Spitzer observations of red galaxies: Implication for high-redshift star formation

Citations of this article
Mendeley users who have this article in their library.
Get full text


My colleagues and I identified distant red galaxies (DRGs) with J - Ks> 2.3 in the southern Great Observatories Origins Deep Surveys (GOODS-S) field. These galaxies reside at z ∼ 1-3.5, (〈z〉 ≃ 2.2) and based on their ACS (0.4-1 μm), ISAAC (1-2.2 μm), and IRAC (3-8 μm) photometry, they typically have stellar masses M ≥ 1011M⊙. Interestingly, more than 50% of these objects have 24 μm flux densities ≥ 50 μJy. Attributing the IR emission to star-formation implies star-formation rates (SFRs) of ≃100-1000 M⊙yr-1. As a result, galaxies with M ≥ 1011M⊙have specific SFRs equal to or exceeding the global value at z ∼ 1.5-3. In contrast, galaxies with M ≥ 1011M⊙at z ∼ 0.3-0.75 have specific SFRs less than the global average, and more than an order of magnitude lower than that for massive DRGs at z ∼ 1.5-3. Thus, the bulk of star formation in massive galaxies is largely complete by z ∼ 1.5. The red colors and large inferred stellar masses in the DRGs suggest that much of the star formation in these galaxies occurred at redshifts z ≳ 5-6. Using model star-formation histories that match the DRG colors and stellar masses at z ∼ 2-3, and measurements of the UV luminosity density at z ≳ 5-6, we consider what constraints exist on the stellar initial mass function in the progenitors of the massive DRGs at z ∼ 2-3. © 2005 Elsevier B.V. All rights reserved.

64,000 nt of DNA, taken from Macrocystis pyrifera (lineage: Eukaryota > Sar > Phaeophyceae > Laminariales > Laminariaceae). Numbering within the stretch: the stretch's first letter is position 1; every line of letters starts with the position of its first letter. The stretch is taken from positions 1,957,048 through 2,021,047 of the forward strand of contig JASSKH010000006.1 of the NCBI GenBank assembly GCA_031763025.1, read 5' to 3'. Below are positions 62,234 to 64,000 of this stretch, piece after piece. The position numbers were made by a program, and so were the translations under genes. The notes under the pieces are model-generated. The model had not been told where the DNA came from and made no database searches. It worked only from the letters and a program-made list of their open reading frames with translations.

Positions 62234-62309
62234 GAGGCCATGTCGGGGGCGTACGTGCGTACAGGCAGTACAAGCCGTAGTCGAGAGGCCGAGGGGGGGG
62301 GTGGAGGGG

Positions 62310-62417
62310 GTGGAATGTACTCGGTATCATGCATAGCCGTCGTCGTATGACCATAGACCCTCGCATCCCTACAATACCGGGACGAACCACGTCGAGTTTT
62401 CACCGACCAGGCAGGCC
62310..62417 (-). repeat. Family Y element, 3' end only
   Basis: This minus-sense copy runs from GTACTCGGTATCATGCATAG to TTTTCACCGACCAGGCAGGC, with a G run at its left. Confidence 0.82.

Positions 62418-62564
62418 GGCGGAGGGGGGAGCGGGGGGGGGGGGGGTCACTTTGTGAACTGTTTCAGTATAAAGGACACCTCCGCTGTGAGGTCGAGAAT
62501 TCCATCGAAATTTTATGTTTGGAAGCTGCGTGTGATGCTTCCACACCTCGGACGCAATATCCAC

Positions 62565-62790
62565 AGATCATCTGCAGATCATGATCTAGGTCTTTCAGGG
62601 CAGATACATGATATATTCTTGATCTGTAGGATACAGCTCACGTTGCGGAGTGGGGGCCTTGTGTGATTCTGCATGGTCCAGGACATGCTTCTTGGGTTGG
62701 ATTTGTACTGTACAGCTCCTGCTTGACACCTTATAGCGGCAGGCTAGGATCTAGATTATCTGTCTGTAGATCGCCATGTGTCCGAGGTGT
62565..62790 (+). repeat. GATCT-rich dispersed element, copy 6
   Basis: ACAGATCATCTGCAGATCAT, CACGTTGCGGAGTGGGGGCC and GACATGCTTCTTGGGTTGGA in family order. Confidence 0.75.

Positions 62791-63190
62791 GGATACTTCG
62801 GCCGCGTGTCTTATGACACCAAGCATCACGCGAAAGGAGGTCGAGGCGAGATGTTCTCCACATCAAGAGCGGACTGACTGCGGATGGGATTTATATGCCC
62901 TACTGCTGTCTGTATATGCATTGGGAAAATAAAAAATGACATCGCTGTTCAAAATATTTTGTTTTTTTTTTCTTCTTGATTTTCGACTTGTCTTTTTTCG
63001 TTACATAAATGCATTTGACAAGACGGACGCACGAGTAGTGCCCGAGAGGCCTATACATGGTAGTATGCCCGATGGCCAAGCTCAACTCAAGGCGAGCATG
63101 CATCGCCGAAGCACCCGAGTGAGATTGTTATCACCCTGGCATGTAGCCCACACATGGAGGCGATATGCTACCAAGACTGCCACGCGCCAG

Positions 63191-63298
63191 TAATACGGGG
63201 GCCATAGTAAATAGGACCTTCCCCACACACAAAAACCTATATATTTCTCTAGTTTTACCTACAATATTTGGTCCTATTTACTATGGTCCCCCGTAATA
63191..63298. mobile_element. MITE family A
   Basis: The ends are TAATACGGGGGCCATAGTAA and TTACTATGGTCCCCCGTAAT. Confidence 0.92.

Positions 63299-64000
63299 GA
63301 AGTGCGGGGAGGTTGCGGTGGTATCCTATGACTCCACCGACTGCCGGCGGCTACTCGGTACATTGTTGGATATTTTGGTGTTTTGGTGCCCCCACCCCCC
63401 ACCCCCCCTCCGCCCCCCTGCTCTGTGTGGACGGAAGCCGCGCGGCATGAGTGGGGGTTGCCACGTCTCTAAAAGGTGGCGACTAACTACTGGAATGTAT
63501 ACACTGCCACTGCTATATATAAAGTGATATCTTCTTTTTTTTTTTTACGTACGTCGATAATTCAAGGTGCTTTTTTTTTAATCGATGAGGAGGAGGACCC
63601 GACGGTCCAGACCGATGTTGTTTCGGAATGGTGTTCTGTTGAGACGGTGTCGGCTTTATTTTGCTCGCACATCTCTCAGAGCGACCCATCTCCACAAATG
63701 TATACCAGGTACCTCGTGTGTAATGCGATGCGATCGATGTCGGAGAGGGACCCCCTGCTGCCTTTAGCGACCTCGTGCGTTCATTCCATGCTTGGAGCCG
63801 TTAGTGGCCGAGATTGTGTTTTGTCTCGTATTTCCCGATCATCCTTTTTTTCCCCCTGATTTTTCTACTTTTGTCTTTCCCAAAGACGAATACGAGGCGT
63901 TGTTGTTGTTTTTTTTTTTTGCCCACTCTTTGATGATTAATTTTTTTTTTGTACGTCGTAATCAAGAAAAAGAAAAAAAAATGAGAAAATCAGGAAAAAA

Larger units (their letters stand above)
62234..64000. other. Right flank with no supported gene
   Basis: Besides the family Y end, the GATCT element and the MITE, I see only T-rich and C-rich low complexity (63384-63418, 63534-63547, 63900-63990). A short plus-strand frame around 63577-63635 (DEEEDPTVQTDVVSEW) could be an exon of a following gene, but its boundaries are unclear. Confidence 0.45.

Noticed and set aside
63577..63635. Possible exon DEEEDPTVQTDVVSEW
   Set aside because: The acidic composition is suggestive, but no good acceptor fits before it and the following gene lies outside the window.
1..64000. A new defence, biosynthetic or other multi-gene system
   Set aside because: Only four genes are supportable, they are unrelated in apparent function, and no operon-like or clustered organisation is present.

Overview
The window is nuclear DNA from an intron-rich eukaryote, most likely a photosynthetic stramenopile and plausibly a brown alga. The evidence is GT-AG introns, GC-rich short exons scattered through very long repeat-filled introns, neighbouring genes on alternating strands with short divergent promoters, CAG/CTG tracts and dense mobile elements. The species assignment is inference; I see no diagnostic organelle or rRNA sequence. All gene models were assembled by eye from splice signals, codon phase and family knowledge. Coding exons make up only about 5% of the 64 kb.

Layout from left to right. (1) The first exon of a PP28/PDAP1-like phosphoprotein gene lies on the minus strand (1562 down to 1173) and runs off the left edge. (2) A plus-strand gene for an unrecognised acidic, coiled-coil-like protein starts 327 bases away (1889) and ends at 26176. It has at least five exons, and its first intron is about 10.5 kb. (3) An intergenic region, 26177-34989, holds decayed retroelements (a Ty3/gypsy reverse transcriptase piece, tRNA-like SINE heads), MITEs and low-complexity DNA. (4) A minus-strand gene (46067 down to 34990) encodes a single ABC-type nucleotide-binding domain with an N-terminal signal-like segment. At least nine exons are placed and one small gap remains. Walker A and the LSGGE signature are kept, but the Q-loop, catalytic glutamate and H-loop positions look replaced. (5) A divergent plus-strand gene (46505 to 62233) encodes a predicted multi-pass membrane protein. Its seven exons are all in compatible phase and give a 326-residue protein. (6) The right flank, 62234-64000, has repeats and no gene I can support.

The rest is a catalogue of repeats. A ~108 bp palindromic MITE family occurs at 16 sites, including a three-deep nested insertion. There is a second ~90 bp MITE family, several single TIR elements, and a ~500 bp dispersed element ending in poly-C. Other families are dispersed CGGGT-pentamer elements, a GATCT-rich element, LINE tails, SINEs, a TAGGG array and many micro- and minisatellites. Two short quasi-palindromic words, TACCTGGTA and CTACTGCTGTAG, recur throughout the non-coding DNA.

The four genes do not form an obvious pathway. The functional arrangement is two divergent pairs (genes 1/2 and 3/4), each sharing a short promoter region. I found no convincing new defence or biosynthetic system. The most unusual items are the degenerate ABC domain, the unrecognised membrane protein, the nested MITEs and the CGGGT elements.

Papovich, C. (2006, March). Spitzer observations of red galaxies: Implication for high-redshift star formation. New Astronomy Reviews. https://doi.org/10.1016/j.newar.2005.11.023

Register to see more suggestions

Mendeley helps you to discover research relevant for your work.

Already have an account?

Save time finding and organizing research with Mendeley

Sign up for free